A small amount of dark reddish or brown eye discharge in cats is not unusual. Cats normally produce tears that flow down small ducts in the inner corner of their eyes. Like humans, their eyes may crust with dried tears when they sleep. However, if the discharge is thick, does not wipe away easily with a warm, wet cloth, or is noted along with other symptoms, it may be time to take your pet to the vet.
Conjunctivitis is a herpes viral infection that can cause red, green, yellow or brown eye discharge in pets. This is accompanied by a swollen eyes as the pink part of the cat's eye is inflamed. Conjunctivitis comes in three varieties: Feline Herpesvirus-1 (FHV-1), Feline Mycoplasma and Feline Chlamydia. Feline Mycoplasma and Chlamydia are treated with a topical antibiotic administered as eye drops. FHV-1 cannot be cured, but the symptoms can be treated when it flares.
Epiphora is excessive tearing in felines. It is caused by either an obstruction to the tear drainage ducts in the inner corners of a cat's eyes or because the cat produces more tears than the ducts can successfully drain. In either case, your pet may have a discharge caked in the inner corners of his eyes or streaks down his face. The discharge may range from clear to dark brown and may irritate the face. If the discharge is accompanied by other symptoms or appears chronically, veterinary care is needed for proper diagnosis and treatment.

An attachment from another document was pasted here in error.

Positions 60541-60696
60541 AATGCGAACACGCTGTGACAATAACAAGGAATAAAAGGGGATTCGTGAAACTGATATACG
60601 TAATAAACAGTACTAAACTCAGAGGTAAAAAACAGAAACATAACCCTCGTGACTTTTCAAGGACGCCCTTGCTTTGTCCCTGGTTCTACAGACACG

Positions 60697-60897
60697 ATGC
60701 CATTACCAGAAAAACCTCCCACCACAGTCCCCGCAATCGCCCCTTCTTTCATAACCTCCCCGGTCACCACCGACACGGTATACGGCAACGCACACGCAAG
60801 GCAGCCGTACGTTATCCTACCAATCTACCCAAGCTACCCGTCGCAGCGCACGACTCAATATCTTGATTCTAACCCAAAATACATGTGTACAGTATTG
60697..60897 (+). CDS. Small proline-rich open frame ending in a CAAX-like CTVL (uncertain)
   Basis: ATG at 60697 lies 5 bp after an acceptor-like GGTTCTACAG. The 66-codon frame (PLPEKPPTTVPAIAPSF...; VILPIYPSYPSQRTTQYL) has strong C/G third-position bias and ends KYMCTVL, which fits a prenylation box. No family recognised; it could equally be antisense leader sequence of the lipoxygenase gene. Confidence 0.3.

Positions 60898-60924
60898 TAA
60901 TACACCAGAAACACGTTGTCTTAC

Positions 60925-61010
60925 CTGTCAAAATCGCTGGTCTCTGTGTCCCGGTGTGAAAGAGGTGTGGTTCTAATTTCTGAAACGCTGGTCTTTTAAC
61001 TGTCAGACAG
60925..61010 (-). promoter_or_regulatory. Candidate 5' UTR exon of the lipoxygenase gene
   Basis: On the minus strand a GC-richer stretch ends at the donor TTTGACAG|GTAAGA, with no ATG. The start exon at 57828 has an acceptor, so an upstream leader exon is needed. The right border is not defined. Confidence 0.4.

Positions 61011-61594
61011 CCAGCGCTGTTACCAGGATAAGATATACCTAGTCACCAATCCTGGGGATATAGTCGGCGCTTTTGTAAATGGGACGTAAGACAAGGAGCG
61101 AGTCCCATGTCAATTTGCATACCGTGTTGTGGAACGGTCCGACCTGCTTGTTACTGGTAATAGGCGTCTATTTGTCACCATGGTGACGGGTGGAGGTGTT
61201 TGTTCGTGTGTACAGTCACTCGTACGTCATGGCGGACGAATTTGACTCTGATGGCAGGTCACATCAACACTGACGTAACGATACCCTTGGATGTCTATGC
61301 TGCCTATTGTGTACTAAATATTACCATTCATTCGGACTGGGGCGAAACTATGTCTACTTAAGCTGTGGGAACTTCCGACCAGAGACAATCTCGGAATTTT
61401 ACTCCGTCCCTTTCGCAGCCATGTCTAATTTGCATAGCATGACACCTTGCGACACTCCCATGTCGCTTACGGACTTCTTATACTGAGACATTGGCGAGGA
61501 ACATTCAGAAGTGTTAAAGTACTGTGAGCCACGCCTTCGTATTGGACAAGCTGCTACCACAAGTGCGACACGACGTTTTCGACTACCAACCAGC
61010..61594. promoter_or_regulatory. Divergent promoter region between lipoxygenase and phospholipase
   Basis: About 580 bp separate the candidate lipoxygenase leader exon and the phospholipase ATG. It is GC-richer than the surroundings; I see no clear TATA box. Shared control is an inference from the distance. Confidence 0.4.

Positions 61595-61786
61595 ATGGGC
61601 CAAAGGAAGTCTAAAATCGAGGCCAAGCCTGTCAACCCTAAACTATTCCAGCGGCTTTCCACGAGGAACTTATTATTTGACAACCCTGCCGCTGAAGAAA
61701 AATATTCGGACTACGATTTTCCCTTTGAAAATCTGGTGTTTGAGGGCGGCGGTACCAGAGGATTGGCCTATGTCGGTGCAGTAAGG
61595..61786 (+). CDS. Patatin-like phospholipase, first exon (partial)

Although rare in cats, eye discharge can be a symptom of glaucoma. Glaucoma is an inherited condition in which the fluid within the eye does not drain properly and creates excessive pressure on the eye. This can lead to vision problems and blindness. The vet may recommend either medical or surgical treatment.
Uveitis is the inflammation of the pigmented part of the eye surrounding the pupil. Along with excessive tearing, a cat may be sensitive to light and the pigmented part of the eye my appear cloudy. This is a painful condition and can cause blindness if left untreated. Fortunately, many treatment options exist.
Keratitis is the inflammation of the cornea. It can be attributed to a number of causes, including a scratch, and should be diagnosed and treated by a train vet. Along with eye discharge, a cat may be sneezing, have a runny nose, and may run a fever.